This one is easy since we will see firsthand these backups make some noise as Alvin Kamara is suspended for three games. Even when Kamara returns, Jamaal Williams will have a role that can be flex-worthy. Williams signed a solid three-year deal to join the Saints as the backup to Kamara. The Saints have always had multiple backs at once to be fantasy-relevant for us. Williams has a nose for the endzone after his 17-touchdown season a year ago. Kendre Miller is a complete wild card because of the pass-catching ability that he has shown so far in preseason.

LAR: Kyren Williams (BUY)

This one may be a surprise, but Kyren Williams could have flex value in PPR leagues this coming season. Cam Akers is no pass-catching back, with just 35 targets over his three seasons. Williams wasn’t used in the passing game as a rookie, but he had 78 receptions in his two years at Norte Dame. Matthew Stafford is an older quarterback with low mobility and a lousy shoulder, so dumping the ball off makes so much sense. Williams was inactive during the last Rams preseason game, so it’s safe to say he is the backup and should have a role. If Akers were to go down, there wouldn’t be RB1 upside for Williams since he is a smaller back but likely a low-end RB2 or a bit better than his potential stand-alone value.

SEA: Zach Charbonnet (BUY)

We aren’t sure what type of role Charbonnet will play with Ken Walker, but he has the potential for some stand-alone value as a backup. We’ll learn early on the split of these two running backs. Charbonnet is an elite talent who can work on the ground and the passing game. We could expect some flex value from the rookie. If Ken Walker were to go down, then Charbonnet has an RB1 upside for sure.

RB1 Upside

This tier among the running backs are players that would likely not see consistent flex value while their starter is healthy. If that starter does get hurt, they could have RB1 potential.

CHI: DOnta Foreman & Roschon Johnson (SELL)

As it stands, Khalil Hebert is the starter for the Bears based on what they are doing with him. This backfield could be a very confusing committee for fantasy. If something happened to Herbert, this logjam would clear up with Foreman and Johnson. One of them could take the lead and produce some RB1 upside. Foreman showed with an expanded role, and he can provide fantastic fantasy numbers as he had a career year in 2022. Roschon Johnson is a beast waiting to be unlocked after playing second fiddle in college. Either one could have an RB1 upside if an injury occurs, but until then, this backfield could be a headache.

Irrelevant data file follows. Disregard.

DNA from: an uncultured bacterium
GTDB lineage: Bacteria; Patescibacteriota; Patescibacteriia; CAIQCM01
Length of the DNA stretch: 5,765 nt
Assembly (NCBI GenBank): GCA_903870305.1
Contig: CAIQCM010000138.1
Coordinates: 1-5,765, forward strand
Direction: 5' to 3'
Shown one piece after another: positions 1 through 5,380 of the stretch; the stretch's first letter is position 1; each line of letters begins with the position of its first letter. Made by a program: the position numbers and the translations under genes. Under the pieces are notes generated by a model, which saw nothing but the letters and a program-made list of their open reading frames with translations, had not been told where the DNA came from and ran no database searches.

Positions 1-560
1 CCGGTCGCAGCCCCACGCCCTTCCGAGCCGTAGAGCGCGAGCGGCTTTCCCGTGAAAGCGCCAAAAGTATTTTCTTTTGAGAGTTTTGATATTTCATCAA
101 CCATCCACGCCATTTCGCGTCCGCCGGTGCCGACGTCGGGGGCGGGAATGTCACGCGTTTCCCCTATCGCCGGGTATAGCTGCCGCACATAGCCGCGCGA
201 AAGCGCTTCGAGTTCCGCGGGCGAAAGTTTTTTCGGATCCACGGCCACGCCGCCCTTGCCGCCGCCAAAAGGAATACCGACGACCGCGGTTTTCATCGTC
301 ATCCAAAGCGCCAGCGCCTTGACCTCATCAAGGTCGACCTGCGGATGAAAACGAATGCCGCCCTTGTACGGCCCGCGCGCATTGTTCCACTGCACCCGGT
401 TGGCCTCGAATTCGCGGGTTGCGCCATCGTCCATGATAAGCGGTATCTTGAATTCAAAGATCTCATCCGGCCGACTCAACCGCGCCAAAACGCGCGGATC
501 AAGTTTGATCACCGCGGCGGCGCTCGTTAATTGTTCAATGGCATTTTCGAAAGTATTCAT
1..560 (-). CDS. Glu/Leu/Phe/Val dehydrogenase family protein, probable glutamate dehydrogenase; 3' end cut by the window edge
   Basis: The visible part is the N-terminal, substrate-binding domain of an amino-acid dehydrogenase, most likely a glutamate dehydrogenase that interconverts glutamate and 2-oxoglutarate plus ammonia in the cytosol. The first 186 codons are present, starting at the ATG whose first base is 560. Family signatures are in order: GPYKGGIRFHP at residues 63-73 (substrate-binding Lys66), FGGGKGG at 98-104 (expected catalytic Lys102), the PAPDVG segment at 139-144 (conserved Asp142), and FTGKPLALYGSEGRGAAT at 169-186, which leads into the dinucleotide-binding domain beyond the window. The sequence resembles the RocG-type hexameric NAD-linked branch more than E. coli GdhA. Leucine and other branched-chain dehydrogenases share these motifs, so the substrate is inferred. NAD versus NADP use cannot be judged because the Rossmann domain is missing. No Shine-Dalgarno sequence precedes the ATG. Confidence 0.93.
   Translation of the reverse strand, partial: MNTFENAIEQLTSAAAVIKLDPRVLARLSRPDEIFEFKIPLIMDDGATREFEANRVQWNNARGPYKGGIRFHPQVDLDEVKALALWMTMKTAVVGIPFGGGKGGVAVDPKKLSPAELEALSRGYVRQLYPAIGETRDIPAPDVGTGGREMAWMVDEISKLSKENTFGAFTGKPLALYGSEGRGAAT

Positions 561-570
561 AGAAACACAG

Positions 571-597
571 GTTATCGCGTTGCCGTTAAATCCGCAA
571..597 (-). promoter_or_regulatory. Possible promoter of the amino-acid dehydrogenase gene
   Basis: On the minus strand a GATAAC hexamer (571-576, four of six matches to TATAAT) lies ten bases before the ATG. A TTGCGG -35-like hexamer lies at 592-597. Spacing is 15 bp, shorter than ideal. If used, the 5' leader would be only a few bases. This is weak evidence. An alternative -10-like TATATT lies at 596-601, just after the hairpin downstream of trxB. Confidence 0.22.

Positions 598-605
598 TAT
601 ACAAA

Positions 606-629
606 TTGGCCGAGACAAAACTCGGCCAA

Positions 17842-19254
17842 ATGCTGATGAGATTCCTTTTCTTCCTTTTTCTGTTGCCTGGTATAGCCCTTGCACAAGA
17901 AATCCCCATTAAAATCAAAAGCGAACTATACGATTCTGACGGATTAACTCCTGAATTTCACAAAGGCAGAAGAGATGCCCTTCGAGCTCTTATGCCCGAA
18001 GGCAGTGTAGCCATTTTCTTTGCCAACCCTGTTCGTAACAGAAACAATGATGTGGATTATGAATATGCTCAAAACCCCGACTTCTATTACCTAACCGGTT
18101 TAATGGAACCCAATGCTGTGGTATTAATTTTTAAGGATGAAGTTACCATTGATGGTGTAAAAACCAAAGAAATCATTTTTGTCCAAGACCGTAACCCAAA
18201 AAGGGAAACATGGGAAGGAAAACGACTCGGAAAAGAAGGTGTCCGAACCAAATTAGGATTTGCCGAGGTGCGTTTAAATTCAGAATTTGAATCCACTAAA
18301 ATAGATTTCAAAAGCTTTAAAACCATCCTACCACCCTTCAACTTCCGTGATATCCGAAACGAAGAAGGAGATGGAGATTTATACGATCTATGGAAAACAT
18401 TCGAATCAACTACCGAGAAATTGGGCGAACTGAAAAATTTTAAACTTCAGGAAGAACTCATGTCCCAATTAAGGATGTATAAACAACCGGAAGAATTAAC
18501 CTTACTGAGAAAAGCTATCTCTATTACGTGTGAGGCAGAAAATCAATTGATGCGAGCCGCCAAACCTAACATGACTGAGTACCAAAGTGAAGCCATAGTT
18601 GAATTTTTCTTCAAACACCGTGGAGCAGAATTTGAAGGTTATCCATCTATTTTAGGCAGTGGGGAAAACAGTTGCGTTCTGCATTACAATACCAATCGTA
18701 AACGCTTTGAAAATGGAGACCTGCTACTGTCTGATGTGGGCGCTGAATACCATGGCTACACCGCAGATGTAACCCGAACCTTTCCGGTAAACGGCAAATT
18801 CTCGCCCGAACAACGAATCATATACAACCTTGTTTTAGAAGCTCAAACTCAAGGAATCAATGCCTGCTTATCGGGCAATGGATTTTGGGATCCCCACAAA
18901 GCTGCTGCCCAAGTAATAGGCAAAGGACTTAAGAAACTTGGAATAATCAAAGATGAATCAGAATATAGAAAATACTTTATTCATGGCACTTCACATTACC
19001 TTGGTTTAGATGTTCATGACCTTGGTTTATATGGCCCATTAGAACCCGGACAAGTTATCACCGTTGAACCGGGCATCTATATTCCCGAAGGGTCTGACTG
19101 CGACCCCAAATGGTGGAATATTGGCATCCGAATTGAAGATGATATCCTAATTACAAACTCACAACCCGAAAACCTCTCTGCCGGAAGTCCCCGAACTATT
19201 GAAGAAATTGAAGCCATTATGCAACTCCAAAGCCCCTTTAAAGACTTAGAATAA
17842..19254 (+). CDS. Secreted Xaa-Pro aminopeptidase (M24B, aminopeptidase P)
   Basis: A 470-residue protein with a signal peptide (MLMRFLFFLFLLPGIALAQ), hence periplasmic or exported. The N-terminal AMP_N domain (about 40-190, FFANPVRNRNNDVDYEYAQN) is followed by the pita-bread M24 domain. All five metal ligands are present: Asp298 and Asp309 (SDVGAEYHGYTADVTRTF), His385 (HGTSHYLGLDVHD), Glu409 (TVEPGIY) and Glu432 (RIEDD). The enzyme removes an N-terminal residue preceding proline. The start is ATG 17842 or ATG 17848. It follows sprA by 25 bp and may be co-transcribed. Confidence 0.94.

SF: Elijah Mitchell & Jordan Mason (SELL)

Elijah Mitchell9.35.95.317.5
Jordan Mason5.
Fantasy Numbers when being the back up to CMC

Under Kyle Shanahan, running backs have been a beauty for us in fantasy football, even if they can’t stay healthy there. Christian McCaffrey is the clear starter in the offense. Next up is Elijah Mitchell, who was a big surprise during his rookie season, rushing for 900 yards. Mitchell has shown the talent to play at an elite RB1 production if something happens to CMC. I included Jordan Mason since Elijah Mitchell also gets hurt often. You see above that neither has a stand-alone value since their fantasy points are minimal. They averaged ten touches for 6.0 YPC in those games. Imagine if they saw 20 to 25 touches with CMC out; one of them could be RB1 upside.

ATL: Tyler Allgeier & Cordarrelle Patterson (BUY)

ATLANTA, GA – JANUARY 01: Atlanta running back Tyler Allgeier (25) runs the ball during the NFL game between the Arizona Cardinals and the Atlanta Falcons on January 1st, 2023 at Mercedes-Benz Stadium in Atlanta, GA. (Photo by Rich von Biberstein/Icon Sportswire)

I’m torn whether Tyler Allgeier would have stand-alone value, but I decided against it. Allgeier will get work, but not enough to produce as a flex option most weeks. If something happens to Bijan Robinson, we’ve already seen Allgeier produce a solid RB2 in fantasy. The offensive line has improved, so Allgeier can have that RB1 upside if given the workload. When Desmond Ridder was on the field, Allgeier was the RB5 in fantasy points during Weeks 15-18. I’m not too worried about Patterson taking work away if it’s just him and Allgeier.